Milton Hershey School Founders Week Begins with a School-Wide Assembly
Milton Hershey School kicked off a weeklong celebration of the school’s founders, Milton and Catherine Hershey, with a Founders Week Assembly. Nearly 113 years after the Hersheys signed the Deed of Trust, which founded the school, this special event paid tribute to their legacy and the important role that students and staff play in continuing the generosity they showcased in their lifetime.
The Assembly—which was held in Founders Hall Auditorium for the first time since 2016—featured speeches from President Pete Gurt ’85 and Senate Alexander ’06, Executive Director of Catherine Hershey Schools for Early Learning, a special musical performance by New Horizons, historical content, and essays offering student perspectives.
“We’ve been very intentional this school year to align our minds, hearts, and actions to our founders’ expectations that laid out in the Deed of Trust,” shared President Gurt.
Several students addressed the audience with essays about the Day 1 … Day WON school year theme. Emily King, MHS fourth grader said, “My advice for students on their Day 1 at MHS is to know that they are safe at the school. Teachers and houseparents are very nice and will help you with everything you need. So many things make MHS a very special place to be including the buildings, the food, and all the people who care about you.”
Alexander, an MHS alumnus who has led the school’s early childhood education initiative for over a year, gave a special message about his experience as a student, graduate, and now employee.
He invited the students to use this gift that MHS has given them to make an impact on the world just as MHS founders intended. He also remembered his mother’s impact on his MHS experience and the impact he has been able to make thanks to her selflessness. He shared: “When my mother made the courageous decision to send me to MHS, she knew she was saving my life.”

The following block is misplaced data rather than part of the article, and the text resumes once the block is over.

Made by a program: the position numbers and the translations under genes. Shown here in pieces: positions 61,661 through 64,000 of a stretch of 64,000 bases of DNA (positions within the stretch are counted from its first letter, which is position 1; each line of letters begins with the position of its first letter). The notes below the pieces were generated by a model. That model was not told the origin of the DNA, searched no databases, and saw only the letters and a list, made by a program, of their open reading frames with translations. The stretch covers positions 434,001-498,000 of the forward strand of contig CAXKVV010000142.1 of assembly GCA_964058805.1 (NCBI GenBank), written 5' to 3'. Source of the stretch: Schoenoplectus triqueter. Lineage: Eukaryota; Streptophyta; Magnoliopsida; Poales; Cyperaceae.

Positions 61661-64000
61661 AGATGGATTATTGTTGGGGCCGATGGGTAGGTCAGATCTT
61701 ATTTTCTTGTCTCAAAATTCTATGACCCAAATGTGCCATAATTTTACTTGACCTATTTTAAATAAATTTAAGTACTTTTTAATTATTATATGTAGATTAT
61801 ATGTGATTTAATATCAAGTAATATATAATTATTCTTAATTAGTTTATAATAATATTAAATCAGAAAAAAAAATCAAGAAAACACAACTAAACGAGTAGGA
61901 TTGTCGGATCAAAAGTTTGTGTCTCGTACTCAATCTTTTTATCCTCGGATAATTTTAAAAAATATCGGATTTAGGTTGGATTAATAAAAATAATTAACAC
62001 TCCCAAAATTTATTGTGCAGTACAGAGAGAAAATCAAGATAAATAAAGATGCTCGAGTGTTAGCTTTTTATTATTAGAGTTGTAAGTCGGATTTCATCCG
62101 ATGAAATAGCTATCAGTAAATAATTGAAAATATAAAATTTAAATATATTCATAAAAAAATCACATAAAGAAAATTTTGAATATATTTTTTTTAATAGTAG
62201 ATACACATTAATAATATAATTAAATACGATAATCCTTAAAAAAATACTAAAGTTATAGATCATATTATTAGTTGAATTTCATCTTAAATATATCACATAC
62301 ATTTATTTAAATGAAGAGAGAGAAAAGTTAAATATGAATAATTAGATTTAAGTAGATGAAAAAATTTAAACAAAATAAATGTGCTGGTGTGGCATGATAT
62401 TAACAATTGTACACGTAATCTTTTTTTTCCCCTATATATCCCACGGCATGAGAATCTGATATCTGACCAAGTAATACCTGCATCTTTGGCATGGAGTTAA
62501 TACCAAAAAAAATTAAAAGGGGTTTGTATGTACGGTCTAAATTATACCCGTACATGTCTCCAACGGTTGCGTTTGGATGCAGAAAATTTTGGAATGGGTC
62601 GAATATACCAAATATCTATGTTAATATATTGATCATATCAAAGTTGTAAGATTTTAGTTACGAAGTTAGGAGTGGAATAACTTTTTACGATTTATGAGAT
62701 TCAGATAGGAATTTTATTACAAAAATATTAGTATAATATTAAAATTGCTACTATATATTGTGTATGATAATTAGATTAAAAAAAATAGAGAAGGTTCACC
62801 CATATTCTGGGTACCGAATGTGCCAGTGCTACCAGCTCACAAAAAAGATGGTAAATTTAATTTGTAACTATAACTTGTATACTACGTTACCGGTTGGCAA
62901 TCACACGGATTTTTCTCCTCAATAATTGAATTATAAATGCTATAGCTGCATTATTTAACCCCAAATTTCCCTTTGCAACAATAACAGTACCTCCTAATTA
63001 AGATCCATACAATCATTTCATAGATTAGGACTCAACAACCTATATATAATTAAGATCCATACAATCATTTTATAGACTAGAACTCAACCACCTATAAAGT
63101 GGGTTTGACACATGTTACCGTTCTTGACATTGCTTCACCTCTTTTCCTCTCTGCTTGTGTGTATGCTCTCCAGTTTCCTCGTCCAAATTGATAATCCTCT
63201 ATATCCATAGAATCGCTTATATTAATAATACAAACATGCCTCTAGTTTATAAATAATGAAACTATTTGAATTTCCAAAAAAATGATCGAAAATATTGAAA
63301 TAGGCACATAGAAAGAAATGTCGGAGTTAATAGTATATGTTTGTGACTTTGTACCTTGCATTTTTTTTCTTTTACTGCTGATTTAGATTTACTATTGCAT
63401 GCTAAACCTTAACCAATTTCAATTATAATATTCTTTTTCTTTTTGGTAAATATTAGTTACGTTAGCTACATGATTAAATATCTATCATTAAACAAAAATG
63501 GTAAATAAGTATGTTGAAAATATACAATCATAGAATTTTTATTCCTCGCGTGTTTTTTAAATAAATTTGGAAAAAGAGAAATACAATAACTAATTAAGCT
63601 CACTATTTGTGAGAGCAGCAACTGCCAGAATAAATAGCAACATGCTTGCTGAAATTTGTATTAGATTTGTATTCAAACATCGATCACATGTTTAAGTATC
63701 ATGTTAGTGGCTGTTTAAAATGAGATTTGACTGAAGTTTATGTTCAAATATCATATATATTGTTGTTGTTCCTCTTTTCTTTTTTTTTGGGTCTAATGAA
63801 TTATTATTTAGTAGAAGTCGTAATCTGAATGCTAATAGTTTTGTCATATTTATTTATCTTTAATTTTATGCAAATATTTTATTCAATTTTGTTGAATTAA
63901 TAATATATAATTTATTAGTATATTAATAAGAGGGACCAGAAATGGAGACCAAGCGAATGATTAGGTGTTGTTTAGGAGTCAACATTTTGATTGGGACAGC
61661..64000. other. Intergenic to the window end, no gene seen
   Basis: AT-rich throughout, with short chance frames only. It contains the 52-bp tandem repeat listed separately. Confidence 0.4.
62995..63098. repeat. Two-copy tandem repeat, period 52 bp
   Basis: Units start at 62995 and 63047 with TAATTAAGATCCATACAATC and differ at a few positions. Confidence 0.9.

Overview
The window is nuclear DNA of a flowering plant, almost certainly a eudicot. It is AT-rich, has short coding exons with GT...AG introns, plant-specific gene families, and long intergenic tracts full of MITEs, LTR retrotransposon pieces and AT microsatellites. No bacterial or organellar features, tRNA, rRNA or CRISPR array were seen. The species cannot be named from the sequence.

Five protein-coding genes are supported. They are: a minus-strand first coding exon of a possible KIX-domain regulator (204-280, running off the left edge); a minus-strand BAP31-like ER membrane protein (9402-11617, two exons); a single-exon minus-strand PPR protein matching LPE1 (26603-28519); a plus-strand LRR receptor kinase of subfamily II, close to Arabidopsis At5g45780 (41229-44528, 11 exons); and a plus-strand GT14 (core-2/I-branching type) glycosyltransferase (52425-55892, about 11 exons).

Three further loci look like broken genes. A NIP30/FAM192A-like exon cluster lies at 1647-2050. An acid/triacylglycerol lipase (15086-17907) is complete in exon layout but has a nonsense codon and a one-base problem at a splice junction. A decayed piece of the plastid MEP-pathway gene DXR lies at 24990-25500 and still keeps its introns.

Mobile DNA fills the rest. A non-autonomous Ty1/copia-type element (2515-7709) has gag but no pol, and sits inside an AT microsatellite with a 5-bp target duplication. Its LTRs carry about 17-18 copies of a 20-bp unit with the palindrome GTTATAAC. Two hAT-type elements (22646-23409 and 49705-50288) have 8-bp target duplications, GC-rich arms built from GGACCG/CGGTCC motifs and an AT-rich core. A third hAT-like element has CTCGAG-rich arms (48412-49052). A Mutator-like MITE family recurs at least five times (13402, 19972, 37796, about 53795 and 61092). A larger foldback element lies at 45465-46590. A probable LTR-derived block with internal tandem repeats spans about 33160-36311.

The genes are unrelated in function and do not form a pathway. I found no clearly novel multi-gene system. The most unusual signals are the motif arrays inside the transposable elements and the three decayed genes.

Additionally, Alexander shared that because of the generosity of Milton and Catherine Hershey, he was inspired to make his own impact on the world. He adds, “I made a commitment with myself that I was going to make a positive impact on those around me. That’s what I did with my career; I chased impact by nurturing and caring for thousands of children, families, and staff. I did this because I believed it was the best way to give back for the gift that was given to me by the Hershey’s generosity.”
He concluded his remarks by encouraging MHS students to:
Make a positive impact.
When making decisions, will the future me be happy with the decisions I’m making.
Practice an attitude of gratitude.
Following the Assembly, the senior class plants a tree honoring the opportunity they were each given by Milton and Catherine Hershey. The first oak tree was planted in honor of Milton S. Hershey 76 years ago on Nov. 15, 1946—the year after Mr. Hershey died. Today, this time honored tradition continued as a physical representation of the impact that Mr. and Mrs. Hershey have had on the lives of thousands of young people.
President Gurt closed the Assembly with a quote from Mr. Hershey: “There is not a person alive who should not plant a tree. Not for the shade you will enjoy, but for those who are coming after.” Nearly 113 years after the founding of the school, Mr. Hershey has certainly lived out this principle in more ways than one.